It was 44 years ago Sunday (May 2nd, 1977) that the first live Beatles live album was released — Live! At The Star-Club In Hamburg, Germany; 1962. The Beatles’ Star-Club tapes were recorded during Christmas week 1962. Although they have been advertised many times as being either a night in which Ringo Starr was sitting in for the band’s first drummer Pete Best, or his debut performance with the group, he had in fact been a full member of the Beatles for over four months at the time of the recording. It should be noted that the Beatles were under contract to EMI Records at the time of the recording until today, which legally nullifies any claim of exclusive ownership to their performances.
In 1977, nearly 30 performances from the Beatles final stint in Hamburg were released as The Beatles – Live At The Star-Club In Hamburg, Germany 1962. It was the first ever live release to document the group’s pre-fame repertoire. The group, who had never authorized the album’s release, sued and won the rights to the master tapes in 1998. During the trial, George Harrison took the stand representing the Beatles and claimed that they never knew they were being recorded.
The recordings include several dozen songs, which were taped by fellow Liverpool musician Ted “Kingsize” Taylor over several nights. The Star-Club tapes feature many songs the Beatles never officially recorded, such as Tommy Roe‘s “Shelia,” Frank Ifield‘s “I Remember You,” Marlene Dietrich‘s “Falling In Love Again,” Chuck Berry‘s “Little Queenie” and “I’m Talkin’ ‘Bout You,” Fats Waller‘s “You’re Feet’s Too Big,” Gene Vincent‘s “Be-Bop-A-Lula,” Nat “King” Cole‘s “Red Sails In The Sunset,” Arthur Alexander‘s “Where Have You Been All My Life?,” and Buddy Holly‘s “Reminiscing,” among others.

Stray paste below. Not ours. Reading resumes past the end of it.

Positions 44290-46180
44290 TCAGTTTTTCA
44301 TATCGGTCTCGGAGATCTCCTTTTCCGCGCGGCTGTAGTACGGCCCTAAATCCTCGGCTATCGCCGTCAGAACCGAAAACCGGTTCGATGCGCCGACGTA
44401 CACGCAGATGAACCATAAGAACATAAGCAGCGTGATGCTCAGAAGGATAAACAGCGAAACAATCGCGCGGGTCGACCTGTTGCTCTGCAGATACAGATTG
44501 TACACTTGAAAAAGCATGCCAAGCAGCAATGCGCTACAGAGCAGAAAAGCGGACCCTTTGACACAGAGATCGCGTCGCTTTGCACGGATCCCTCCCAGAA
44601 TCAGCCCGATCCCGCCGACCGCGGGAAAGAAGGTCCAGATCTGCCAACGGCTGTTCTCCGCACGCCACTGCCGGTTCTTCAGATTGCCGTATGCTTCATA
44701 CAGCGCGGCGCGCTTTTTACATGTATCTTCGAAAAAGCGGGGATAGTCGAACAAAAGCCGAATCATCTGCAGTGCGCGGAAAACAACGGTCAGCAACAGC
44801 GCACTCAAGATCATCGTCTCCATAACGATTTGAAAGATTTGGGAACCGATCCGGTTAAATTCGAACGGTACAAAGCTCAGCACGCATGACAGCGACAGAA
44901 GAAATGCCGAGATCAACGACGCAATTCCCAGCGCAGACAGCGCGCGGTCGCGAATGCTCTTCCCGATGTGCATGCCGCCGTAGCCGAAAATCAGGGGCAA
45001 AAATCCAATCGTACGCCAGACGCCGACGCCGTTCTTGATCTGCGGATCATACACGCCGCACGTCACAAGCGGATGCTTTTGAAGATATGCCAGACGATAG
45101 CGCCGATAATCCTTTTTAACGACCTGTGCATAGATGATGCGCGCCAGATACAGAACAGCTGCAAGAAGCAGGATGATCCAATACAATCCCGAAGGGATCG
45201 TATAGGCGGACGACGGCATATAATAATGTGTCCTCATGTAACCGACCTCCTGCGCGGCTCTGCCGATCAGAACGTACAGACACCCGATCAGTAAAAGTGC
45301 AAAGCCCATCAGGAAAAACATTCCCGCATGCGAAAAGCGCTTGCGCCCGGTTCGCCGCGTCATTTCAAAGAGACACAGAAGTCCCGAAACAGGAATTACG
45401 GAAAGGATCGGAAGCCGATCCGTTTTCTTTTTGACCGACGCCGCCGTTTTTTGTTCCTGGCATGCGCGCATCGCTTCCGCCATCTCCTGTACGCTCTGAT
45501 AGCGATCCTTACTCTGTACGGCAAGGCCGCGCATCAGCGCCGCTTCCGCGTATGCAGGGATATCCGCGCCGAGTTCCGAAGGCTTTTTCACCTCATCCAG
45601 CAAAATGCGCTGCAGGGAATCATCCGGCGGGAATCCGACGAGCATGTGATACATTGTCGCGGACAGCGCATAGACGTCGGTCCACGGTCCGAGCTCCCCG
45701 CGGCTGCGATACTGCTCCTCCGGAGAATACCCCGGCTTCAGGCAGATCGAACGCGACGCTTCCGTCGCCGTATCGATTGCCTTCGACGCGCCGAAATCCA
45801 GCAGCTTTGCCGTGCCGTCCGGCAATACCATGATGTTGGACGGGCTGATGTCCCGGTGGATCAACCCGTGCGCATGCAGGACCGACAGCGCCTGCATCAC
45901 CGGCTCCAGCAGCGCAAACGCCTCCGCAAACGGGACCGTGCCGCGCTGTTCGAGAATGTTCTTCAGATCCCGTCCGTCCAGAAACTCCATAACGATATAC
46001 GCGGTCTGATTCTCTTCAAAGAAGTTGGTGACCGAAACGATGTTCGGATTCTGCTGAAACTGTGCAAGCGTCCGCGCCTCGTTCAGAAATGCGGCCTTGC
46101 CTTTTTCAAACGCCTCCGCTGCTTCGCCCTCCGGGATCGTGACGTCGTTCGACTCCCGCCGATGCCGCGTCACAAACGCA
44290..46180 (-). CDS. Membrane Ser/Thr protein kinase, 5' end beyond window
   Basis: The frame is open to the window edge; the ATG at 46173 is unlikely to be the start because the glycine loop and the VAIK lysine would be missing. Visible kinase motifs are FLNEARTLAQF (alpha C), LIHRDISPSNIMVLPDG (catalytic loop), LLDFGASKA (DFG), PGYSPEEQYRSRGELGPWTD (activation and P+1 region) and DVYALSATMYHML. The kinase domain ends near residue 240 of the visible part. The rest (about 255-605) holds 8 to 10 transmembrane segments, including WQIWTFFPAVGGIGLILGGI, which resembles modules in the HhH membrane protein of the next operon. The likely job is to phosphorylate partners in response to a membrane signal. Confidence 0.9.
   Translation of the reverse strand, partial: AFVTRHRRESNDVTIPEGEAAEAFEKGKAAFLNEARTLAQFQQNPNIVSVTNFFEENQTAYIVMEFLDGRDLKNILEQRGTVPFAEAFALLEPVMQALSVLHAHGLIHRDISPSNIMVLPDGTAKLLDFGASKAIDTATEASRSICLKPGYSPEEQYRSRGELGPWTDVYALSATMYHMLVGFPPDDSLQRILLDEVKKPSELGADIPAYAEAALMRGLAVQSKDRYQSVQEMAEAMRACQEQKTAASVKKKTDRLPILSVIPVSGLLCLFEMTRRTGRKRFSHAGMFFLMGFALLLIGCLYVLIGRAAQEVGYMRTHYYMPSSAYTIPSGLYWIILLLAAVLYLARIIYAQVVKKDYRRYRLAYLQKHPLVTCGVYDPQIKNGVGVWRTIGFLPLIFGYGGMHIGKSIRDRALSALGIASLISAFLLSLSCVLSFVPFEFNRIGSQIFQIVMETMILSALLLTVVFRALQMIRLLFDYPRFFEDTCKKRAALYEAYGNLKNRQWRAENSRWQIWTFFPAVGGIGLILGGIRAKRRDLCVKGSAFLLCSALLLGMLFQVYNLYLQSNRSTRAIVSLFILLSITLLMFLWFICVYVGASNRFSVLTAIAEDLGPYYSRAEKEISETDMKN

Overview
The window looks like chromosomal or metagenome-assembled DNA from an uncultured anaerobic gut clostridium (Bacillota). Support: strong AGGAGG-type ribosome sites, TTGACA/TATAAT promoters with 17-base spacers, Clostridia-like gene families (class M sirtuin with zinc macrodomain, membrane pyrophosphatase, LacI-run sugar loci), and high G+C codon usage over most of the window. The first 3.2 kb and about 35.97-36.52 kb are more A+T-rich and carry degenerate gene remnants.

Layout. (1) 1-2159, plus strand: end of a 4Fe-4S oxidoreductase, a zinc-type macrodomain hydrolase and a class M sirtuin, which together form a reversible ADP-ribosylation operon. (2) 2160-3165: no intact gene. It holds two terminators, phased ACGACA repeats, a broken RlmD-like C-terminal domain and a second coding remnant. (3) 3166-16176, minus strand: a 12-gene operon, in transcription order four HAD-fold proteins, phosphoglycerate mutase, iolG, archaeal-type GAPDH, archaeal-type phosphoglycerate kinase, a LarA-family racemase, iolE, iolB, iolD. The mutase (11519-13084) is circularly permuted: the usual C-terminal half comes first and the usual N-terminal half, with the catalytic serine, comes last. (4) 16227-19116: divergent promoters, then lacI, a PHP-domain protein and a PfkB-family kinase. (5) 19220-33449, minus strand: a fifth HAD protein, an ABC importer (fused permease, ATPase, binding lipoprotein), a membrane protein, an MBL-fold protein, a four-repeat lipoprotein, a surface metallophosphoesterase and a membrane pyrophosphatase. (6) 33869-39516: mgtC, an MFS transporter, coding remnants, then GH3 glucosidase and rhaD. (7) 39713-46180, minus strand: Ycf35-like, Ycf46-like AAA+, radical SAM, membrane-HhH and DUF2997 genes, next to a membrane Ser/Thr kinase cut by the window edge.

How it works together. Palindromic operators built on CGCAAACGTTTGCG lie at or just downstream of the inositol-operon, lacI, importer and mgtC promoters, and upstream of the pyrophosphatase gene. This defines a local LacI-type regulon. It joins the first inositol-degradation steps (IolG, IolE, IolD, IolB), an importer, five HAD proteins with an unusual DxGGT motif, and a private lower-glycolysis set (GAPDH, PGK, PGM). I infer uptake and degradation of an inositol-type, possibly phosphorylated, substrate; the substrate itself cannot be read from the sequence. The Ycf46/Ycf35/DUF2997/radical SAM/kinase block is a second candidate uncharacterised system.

Despite the low fidelity of the Star-Club tapes, the variety of its material and energy in which the Beatles performed throughout, has made them a fan favorite over the years.
Over the years John Lennon and George Harrison said that the Beatles were at the top of their game as performers during their Hamburg era, which spanned from 1960 to 1962. Pete Best says that the long hours the band played made them a top attraction: “I mean, we didn’t realize how long we were going to be playing. And what we played in Liverpool was an hour, possibly two hours maximum, something like that which was par for the course. But when we got out to Germany we got told we were playing six, seven hours a night — possibly 15, 20 minutes off, y’know on the hour. There’s nothing you can do about it. You’re there, you’re not gonna contest it. It’s just like, ‘Okay, we’ve got a job to do, let’s just get on with it.’”
Paul McCartney remembers the Beatles’ early days in Liverpool and Hamburg as being the first high point of the group’s incredible career: “You’re in Hamburg. You’re 18. You’ve never been abroad in your life and you’ve got a bit of money in your pocket and you go drinking on a Saturday night. Y’know, and you end up on the Sunday morning and you do a couple of loony things — like most 18-year-old or servicemen on abroad, y’know, there’s always some lunacy. And it just grows. Someone remembers and they say, ‘Oh, do you remember that?’ — it’s the old story — and it grows into this amazing legend about, “Whew, I remember them, they were tough days’ — but y’know, it wasn’t that much different from now. A little bit more lunacy, that’s all. (Laughs) Quite a bit more lunacy, but it was only kind of good clean fun. Good dirty fun (laughs), actually.”
During his 2012 keynote address at Austin’s South By Southwest music festival, Bruce Springsteen spoke about the importance of seeing the photos of the Beatles during their Hamburg era for the first time: “And then in some fanzine, I came across a picture of the Beatles in Hamburg, and they had on the leather jackets and the slicked-back pompadours, and they had acne’d faces, and I said, ‘Hey, wait a minute, those are. . . those are the guys I grew up with’ — y’know, Liverpool wharf rats. So, minus their Nehru jackets and haircuts, (I thought) ‘These guys — they’re kids — they’re a lot cooler than me, but they’re still kids. There must be a way to get there from here.’”
Although the Beatles own the rights to the 1962 Star-Club tapes, they have never officially released any tracks from them, although a video montage featuring Star-Club recordings was used as part of 1995’s The Beatles Anthology.